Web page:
Structural Steel

Steel is an alloy of iron (Fe) with low carbon content (C) and manganese (Mn), in addition with small amounts of sulfur (S), phosphorus (P), silicon (Si) and oxygen (O) and is one of the most significant industrial materials. In the construction sector mild steel is found whose carbon content is very small and does not exceed 0.3% of its total weight.

Usage – Forms

Steel as a construction material is known to be used for decades to reinforce concrete. However, its high performance combined with the rapid development of processing technology and industrialization, have made steel the best choice in steel load bearing structures.

Structural steel results from hot rolled semi-finished steel products (circular or square cross-sections) at temperatures exceeding 900°C. Found in long (flat sheets, hollow sections, steel sections) products and flat products (metal sheets).They are formed in several profiles with specific geometric characteristics, which define their mechanical properties. The usual forms are I-sections, hollow sections (rectangular, circular), angles, U-sections, flat bars, square and round bars, etc.

A number of different systems classify sections depending on its geometry and size. In Cyprus, as in the rest of Europe, the European sections (HEA, HEB, IPE, etc.) are widely used, although sections according to the British standards (UB, UC, etc) are also used yet on a lower scale. America, Russia and Japan follow their own standards.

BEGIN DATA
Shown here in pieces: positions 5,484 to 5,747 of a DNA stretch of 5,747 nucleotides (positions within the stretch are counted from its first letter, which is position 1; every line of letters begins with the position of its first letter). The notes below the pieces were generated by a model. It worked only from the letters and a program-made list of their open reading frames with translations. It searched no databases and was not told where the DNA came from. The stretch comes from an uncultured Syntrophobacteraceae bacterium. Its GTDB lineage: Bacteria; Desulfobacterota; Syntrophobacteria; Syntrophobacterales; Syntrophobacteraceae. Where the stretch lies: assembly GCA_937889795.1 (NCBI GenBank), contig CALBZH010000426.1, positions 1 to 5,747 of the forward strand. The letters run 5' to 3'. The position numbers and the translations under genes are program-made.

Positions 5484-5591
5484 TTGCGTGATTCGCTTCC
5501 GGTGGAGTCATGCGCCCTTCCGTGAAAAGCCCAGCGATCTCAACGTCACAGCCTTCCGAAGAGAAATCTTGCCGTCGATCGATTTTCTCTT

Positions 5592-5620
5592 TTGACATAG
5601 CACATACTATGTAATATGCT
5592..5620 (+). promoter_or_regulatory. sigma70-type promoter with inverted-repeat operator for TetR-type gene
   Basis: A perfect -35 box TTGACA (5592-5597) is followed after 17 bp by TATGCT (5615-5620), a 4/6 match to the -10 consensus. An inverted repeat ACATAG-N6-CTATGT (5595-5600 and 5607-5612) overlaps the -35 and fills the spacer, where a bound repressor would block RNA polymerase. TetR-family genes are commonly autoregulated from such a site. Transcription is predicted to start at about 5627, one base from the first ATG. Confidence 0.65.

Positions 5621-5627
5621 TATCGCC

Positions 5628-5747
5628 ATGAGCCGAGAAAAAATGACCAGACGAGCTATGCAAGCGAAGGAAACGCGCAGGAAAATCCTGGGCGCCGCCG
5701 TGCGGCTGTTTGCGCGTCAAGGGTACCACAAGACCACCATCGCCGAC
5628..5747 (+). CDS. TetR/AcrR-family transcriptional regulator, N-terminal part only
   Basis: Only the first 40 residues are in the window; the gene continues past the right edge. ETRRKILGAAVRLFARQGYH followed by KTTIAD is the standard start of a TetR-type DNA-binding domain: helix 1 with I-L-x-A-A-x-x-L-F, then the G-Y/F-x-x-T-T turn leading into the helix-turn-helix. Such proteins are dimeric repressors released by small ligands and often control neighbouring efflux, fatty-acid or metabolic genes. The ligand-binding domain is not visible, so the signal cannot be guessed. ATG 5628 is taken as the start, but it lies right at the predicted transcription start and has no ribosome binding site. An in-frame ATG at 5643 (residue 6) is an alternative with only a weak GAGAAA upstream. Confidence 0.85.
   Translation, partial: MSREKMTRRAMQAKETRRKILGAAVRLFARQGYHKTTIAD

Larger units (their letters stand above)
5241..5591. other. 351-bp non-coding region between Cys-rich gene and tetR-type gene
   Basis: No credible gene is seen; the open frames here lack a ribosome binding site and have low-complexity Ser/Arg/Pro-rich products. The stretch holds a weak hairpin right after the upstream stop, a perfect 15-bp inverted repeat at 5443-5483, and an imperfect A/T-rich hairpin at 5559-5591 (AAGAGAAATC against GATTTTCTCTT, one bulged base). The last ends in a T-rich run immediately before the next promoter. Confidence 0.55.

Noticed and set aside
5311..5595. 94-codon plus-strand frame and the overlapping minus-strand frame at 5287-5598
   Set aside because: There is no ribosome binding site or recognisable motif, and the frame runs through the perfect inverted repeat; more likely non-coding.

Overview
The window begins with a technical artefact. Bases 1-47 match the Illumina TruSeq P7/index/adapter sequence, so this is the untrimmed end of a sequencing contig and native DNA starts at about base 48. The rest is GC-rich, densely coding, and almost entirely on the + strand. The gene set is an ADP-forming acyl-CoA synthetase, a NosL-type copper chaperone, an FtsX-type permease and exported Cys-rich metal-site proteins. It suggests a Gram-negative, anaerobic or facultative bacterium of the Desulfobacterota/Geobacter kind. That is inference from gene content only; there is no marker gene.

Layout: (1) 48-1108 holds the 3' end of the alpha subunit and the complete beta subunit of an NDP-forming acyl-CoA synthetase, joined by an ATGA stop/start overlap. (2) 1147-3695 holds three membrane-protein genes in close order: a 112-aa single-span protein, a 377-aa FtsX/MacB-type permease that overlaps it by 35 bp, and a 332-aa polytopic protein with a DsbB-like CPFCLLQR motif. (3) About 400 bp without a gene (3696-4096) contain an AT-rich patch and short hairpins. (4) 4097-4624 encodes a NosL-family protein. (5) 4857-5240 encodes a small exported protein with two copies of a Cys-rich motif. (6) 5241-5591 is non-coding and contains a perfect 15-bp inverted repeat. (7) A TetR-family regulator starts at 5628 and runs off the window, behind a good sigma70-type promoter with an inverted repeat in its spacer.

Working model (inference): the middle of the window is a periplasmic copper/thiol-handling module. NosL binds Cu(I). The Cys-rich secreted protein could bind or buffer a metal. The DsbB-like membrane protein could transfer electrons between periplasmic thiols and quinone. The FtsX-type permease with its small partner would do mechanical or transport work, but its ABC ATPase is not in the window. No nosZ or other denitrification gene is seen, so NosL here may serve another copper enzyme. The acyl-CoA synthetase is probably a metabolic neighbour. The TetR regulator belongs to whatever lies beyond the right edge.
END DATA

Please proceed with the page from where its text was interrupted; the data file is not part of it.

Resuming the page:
The type of a structural steel product, apart from its shape (e.g. IPE300, RHS100x100x6.3), is determined also by its quality (grade). This figure classifies steel depending on its composition and physical properties. In this case, there are again several international organisations which have established their own standards. We can come across among others the British BS4360 and German DN17100 standard nonetheless the European EN10025 tends to be adopted across Europe. Typical steel grade based on European standards include the most common S275JR and S355JR, where the numbers 275 and 355 respectively indicate the yield strength in N/mm2.

Comparison with other building materials

From a scientific point of view, steel has a number of different advantages in relation to other building materials like concrete and wood. For example:

  • A relatively large region of plastic deformation exists in the stress-strain diagram. Practically this means that steel is sufficiently flexible to withstand loads beyond its yield point until final failure.
  • It is the most environmentally friendly material, since it is 100% recyclable. In France, 40% of steel production results from recycling, saving about 60% of the energy required to produce it from raw materials.
  • Compared to concrete, it is already at its full load capacity and does not require time to “cure”.
  • Compared to wood, steel does not deform, neither distorts and it is in fact more resistant to temperature changes and generally to extreme environmental conditions.
  • It has exceptional and essentially constant mechanical properties, as well as higher strength to weight ratio, which ensures the design of lighter constructions.

Share this